The hardest part for many people in this country is to imagine that President Obama will blandly meld into the lineage of so many other American presidents by turning what could have been a dynamic era in U.S. history into a watered down revisitation of other administrations. Perhaps he will lean more toward his European heritage and become the politician that so many U.S. presidents have become instead of the noble statesman he has the capacity to become.
The truth is, Americans do expect more from President Obama. At a certain level, he is the first of his culture to leap the White House in a single bound. He is, I suppose, perceived as our Captain America. He shouldn’t be. He’s just a person like the rest of us.
After all his promises of change, the only real change we may see through him is his ethnic background. He may prove to disbelievers that there really is no difference between the races or cultures in America. Any person in the White House can be just as afraid of disapproval as any other person, and in that fear, remain silent when there are people who need vocal and active leadership.
What if on June 9, 2010, (6/9 for those who enjoy a naughty giggle), the lesbian, gay, bisexual and transgender (LGBT) community stopped buying anything across the country? What would happen to the American economy?
In very loose numbers, it is estimated that in 2006, $660 billion were spent by the LGBT community in 2006. That number is expected to rise to $835 billion in 2011. I’ve seen numbers that indicate as much as over two trillion dollars will be spent by the LGBT community in 2012. Even if any of these numbers are off by a few billion, the numbers are truly staggering.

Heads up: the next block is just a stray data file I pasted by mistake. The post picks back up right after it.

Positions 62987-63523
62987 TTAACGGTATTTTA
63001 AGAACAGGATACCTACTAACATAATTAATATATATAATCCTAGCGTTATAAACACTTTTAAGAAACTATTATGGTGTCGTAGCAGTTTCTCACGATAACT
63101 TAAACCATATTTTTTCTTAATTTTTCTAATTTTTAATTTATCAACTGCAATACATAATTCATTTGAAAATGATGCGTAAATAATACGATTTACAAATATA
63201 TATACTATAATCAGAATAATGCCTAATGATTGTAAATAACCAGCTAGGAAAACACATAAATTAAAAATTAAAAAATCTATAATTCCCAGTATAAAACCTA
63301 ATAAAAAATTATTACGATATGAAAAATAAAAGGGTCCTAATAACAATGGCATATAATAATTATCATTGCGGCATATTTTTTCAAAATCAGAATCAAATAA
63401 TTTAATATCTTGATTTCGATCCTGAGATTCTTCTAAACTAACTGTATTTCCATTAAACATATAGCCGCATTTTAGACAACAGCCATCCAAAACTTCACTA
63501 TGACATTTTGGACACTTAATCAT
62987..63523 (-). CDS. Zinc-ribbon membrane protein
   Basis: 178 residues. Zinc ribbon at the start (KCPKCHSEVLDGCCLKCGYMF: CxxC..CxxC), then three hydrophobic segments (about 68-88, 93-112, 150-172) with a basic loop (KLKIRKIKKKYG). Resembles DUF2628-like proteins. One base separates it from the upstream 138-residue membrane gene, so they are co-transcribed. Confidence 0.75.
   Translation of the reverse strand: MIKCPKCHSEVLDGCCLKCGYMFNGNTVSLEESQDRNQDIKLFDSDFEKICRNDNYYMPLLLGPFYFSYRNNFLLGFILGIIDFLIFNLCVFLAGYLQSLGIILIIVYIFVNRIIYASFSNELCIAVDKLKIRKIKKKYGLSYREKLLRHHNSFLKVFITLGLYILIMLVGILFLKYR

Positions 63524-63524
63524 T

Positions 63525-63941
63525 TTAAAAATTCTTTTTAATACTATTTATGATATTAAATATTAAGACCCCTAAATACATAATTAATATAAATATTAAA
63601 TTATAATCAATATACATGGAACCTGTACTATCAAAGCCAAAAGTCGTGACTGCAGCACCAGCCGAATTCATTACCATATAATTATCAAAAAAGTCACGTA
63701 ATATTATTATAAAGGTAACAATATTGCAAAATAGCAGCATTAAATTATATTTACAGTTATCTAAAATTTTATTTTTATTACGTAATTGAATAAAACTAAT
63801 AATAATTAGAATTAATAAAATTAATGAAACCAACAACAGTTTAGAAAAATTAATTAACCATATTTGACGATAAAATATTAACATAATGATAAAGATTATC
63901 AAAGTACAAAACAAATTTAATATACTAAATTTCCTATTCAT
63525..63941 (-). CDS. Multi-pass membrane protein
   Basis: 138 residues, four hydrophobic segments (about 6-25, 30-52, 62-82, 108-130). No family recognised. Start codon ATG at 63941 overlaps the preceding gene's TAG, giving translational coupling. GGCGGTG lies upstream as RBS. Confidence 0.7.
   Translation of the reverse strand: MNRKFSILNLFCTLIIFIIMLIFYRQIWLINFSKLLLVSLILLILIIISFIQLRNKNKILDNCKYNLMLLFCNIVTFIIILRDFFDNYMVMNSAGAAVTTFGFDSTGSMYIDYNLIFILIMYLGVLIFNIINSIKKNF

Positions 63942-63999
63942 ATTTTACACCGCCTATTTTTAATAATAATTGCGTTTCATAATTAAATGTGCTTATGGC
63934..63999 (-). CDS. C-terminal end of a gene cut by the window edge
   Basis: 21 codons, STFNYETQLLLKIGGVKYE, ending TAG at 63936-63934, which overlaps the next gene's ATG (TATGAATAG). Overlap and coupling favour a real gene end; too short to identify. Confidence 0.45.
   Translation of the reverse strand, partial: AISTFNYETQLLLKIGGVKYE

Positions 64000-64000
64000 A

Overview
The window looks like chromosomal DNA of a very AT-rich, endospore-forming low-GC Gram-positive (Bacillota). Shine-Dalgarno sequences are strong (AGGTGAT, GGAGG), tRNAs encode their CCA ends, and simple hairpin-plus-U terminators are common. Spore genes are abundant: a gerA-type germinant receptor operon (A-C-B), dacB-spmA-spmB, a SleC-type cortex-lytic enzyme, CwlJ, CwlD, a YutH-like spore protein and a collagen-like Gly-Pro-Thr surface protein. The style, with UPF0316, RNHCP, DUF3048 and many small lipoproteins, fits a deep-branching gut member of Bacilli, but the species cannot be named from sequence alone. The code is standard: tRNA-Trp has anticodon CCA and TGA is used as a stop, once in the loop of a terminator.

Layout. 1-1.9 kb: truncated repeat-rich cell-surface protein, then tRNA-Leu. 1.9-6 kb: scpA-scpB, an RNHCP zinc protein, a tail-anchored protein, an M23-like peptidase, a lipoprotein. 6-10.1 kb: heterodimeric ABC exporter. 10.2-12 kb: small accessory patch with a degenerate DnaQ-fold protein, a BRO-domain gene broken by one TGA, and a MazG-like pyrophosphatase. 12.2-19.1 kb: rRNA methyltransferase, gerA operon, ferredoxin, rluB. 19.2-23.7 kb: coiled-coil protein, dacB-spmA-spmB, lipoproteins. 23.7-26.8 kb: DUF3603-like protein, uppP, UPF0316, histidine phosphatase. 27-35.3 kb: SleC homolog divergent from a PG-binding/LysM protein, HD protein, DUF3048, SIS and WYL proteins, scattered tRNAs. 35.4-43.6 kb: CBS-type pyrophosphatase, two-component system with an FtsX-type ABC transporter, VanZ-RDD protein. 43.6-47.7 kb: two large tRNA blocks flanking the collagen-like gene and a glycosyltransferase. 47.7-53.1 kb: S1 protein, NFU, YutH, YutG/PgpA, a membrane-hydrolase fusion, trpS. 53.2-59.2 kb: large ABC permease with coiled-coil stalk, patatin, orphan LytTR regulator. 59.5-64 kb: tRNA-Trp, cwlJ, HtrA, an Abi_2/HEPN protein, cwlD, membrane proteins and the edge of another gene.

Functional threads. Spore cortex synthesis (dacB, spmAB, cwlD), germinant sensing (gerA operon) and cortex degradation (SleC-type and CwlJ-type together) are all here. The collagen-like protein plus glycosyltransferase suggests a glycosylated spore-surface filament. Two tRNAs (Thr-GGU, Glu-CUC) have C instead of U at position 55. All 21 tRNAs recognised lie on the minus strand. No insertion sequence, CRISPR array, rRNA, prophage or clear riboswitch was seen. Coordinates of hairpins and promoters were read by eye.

The LGBT community has the power to put a dent in our economy, and yet, we don’t know our own strength. If we don’t know it, how can anyone else feel that power?
It makes sense to validate that most efficient force by damming up the economic river for just a moment in time.
Here is the plan for June 9, 2010:
Every member of the LGBT and Parents and Friends of Lesbians and Gays (PFLAG) communities will commit to:
2. not buy or trade one stock or bond in any stock market in the world;
3. withdraw 0.1% of your money from every account you own (e.g. If you have $1,000.00, you would withdraw $1.00 and if you have $100, you would withdraw $0.10);
4. not donate one item to charity;
5. not go to work or school for at least half a day;
6. not use a computer or cell phone for one day;
7. not use any electricity or gas that is not life-preserving;
8. not drive anywhere in your automobile;
9. do whatever else you feel is appropriate, healthy, and safe to make an economic statement about the strength of the LGBT community;
10. Finally, to make June 9 a day of silence to reflect the silence our country is asking us to provide regarding our needs, including equal access to marriage, health care, law, education, and employment.
Be sure to contact your legislator by June 8 to advise them of your intentions.
We have seven-and-a-half months to prepare. In that time, we can clearly create the environment that well over half of our country wishes from us. This will certainly let them know, “Watch what you wish for!”
What happens if the LGBT and PFLAG community disappeared and we took our money and expertise with us? We’d have a pretty good idea about the impact of that situation, wouldn’t we?
If you’re interested in participating, please contact me on my Facebook page, June 9, 2010 – Invisible Gay Day.
Dear President Obama,
As we evaluate what happened in Maine as marriage equality, via Question 1, went down with a similar margin as is did in California with Proposition 8, a vivid memory from over thirty years ago comes to mind, in the way a locust comes to a field of corn.